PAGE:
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Cross-Dressing Women In History

Catalina de Erauso, a Spanish 'conquistador - 1630

My female protagonist, Caterina, spends much of the story in Signora da Vinci disguised as Cato the Apothecary, a ploy designed to allow her complete freedom to move about in Florentine society and watch over her son, Leonardo. But how realistic is it to suggest that women in centuries past attempted lives lived as men?

The "Two Joans" of Medieval times - Joan of Arc (fifteenth century) and Pope Joan (ninth century) were two of the earliest and most formidable cross-dressers in European history. While many other were less well-known, enough soldiers, sailors, stonemasons, shoemakers, rogues, pirates and clergymen attempted to pass as men that ordinances and official decrees were enacted in several countries forbidding women to wear men's clothing.

She pissed through a horn pipe

Just as a young man might

This fragment of Medieval verse proves that some of these ladies provided themselves with artificial penises, or devices - a leather-covered horn or a silver tube - that allowed them to urinate standing up. Not only did they dress the part of their male counterparts, they swore, smoked pipes and engaged in strenuous physical tasks. Some even married other women.

Genevieve Premoy a/k/a Chevalier Balthazar

But the vast majority of known cross-dressers hired on as soldiers and sailors. Some were motivated by adventure or patriotism. Others joined the army or went to sea lusting after their husbands or lovers - unable to stand separation from them. Those in the military were perhaps the most extraordinary. Many were only able to sustain the masquerade for a few months in the confines of a ship at sea, or on the battlefield. But others lasted years. More than a few maintained their secret until they were disrobed for a whipping, were injured or killed in battle.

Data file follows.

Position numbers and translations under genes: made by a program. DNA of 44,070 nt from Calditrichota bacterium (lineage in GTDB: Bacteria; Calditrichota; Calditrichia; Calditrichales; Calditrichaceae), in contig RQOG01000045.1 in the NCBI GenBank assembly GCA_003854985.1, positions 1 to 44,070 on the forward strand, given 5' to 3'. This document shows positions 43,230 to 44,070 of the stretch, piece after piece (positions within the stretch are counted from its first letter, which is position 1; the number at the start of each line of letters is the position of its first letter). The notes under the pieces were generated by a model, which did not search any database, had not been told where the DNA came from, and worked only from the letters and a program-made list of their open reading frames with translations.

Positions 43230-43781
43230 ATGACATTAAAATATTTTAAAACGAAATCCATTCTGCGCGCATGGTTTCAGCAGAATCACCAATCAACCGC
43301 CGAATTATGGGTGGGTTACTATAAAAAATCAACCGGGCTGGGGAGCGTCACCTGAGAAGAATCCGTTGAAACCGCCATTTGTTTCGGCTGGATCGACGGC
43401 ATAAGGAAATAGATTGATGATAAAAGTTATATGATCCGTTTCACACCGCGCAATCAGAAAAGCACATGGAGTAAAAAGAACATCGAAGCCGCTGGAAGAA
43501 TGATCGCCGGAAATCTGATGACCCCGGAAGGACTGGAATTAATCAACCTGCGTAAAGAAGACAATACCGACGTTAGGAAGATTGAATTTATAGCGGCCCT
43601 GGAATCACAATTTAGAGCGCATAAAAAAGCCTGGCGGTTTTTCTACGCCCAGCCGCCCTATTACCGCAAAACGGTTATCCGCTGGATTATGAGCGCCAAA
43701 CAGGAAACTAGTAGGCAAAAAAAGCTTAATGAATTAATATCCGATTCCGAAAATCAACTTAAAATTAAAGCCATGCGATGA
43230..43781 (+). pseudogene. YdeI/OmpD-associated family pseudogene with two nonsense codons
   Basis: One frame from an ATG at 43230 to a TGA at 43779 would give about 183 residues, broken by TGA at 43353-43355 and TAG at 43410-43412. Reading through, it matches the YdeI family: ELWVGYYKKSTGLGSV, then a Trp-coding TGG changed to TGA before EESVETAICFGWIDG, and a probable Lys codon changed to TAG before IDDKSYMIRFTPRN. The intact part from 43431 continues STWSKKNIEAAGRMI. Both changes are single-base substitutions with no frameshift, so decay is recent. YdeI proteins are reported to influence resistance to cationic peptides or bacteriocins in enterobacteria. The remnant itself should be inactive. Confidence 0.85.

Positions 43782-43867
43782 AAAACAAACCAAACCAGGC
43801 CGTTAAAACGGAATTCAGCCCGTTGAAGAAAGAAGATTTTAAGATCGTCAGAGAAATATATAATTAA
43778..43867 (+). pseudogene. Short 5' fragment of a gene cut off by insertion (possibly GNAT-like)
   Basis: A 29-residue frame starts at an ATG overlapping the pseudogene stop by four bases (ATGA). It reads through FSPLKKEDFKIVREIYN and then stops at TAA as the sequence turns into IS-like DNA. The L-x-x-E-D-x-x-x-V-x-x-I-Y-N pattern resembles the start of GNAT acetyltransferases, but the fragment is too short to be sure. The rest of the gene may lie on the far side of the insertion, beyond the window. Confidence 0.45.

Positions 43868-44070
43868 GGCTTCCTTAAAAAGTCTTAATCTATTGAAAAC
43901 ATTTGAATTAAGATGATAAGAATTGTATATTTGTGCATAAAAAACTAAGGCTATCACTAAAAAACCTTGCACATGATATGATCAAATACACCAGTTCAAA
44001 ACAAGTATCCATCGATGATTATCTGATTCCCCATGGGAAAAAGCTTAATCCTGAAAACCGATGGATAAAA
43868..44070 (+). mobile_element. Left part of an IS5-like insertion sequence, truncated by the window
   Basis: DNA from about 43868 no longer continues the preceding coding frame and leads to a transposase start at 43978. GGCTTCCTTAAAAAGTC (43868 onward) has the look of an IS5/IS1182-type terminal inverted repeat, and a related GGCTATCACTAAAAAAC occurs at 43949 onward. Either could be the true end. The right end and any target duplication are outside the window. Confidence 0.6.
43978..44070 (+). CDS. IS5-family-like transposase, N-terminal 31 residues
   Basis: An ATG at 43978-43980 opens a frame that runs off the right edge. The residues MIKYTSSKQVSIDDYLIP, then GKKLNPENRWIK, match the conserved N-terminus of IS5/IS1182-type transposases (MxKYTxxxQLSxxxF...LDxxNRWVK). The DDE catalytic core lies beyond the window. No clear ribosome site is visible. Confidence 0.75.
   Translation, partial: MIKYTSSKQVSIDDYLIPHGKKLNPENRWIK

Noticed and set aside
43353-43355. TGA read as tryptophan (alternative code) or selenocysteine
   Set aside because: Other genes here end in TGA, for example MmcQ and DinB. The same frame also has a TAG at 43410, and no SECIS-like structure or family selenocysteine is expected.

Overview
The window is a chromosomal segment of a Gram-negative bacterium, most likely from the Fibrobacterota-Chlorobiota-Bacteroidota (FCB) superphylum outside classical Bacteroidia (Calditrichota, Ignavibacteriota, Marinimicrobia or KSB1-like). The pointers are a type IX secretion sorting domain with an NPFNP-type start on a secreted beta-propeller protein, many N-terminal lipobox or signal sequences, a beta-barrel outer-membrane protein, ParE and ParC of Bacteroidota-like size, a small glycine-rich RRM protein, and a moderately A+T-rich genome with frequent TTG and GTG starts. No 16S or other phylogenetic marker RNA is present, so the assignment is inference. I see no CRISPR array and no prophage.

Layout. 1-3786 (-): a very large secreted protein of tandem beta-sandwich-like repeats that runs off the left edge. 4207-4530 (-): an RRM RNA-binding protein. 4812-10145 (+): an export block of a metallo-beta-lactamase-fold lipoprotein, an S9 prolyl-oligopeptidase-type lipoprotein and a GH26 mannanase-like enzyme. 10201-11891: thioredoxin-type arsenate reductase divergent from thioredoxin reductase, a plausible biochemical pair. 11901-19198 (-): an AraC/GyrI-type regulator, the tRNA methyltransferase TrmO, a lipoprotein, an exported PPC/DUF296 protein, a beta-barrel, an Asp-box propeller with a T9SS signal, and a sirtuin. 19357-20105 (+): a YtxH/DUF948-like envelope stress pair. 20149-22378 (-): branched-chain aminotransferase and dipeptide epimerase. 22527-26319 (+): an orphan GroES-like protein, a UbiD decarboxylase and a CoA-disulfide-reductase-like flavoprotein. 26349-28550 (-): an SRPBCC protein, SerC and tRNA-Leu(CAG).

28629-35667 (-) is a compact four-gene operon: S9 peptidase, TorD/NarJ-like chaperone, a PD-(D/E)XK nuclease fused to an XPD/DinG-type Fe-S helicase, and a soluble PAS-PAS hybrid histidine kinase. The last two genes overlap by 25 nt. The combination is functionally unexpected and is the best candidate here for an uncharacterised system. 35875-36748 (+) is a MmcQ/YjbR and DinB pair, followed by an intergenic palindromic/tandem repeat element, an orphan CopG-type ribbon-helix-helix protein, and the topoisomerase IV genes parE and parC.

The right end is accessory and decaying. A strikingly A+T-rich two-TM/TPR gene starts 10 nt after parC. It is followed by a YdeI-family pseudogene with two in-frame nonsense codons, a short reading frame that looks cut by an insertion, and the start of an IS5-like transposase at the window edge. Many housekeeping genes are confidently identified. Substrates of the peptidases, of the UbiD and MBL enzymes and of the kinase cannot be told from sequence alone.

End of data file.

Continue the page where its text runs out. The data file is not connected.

Pirate Mary Read

One woman soldier, her thigh badly wounded, was laid out on the surgeon's table ready to go under the knife. Said the doctor:

"But here is one cut
more than we thought to find."

Brave souls, these women who circumvented societal barriers to take part in activities from which they would otherwise been excluded. For further information on this fascinating subject, read Rudolf M. Dekker's and Lotte C. van de Pol's The Tradition of Female Transvestism in Early Modern Europe, and Valerie R. Hotchkiss's Clothes Make the Man, Female Cross Dressing in Medieval Europe.
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"Maxwell tells the story of Caterina, a young alchemist’s daughter whose illicit love affair brings her the greatest love of her life, her genius son Leonardo. In order to watch over and protect him, she escapes from the restrictions of her gender, entering into a seductive garden of philosophy, art, learning and danger. From the dusty streets of Vinci and the glories of Il Magnifico's Florence, to the conspiratorial halls of Rome and Milan, the book celebrates one woman’s unquenchable ardor for knowledge, and a secret world that historical fiction readers rarely see."
— C.W. Gortner, author of THE LAST QUEEN

"Signora da Vinci is without a doubt the best historical fiction I have read all year. In her most remarkable novel yet, Robin Maxwell takes us back to the Italian Renaissance to give us a beautifully rendered and captivating portrait of Leonardo da Vinci's mother, Caterina. A masterful blend of fact and fiction, Signora da Vinci mesmerizes."


— Michelle Moran, Nefertiti, The Heretic Queen

"Here is a superbly imagined portrait of a woman living in turbulent times who boldly behaved as few dared.  Caterina da Vinci moved in a world that included the glittering Medici and the villainous Savonarola, all of whom are well-limned in this sparkling epic. Set in the sunshine of 15 th century Tuscany, the novel continually delights with intriguing details, from the bottega workshops of the great Italian masters to the minutiae of an alchemist's laboratory."


— Vicki Leon, Uppity Women of the Renaissance, Working IX to V
For Reading Groups - Readers Guide Questions
Bonus Passport to Leonardo and Caterina's World!
15th CENTURY RECIPE: Grape and Olive Compote
What is "The Shadow Renaissance?"
Was the Shroud of Turin the world's first photograph?
Signora da Vinci JANE Augie Appleby NEW! ATLANTOS
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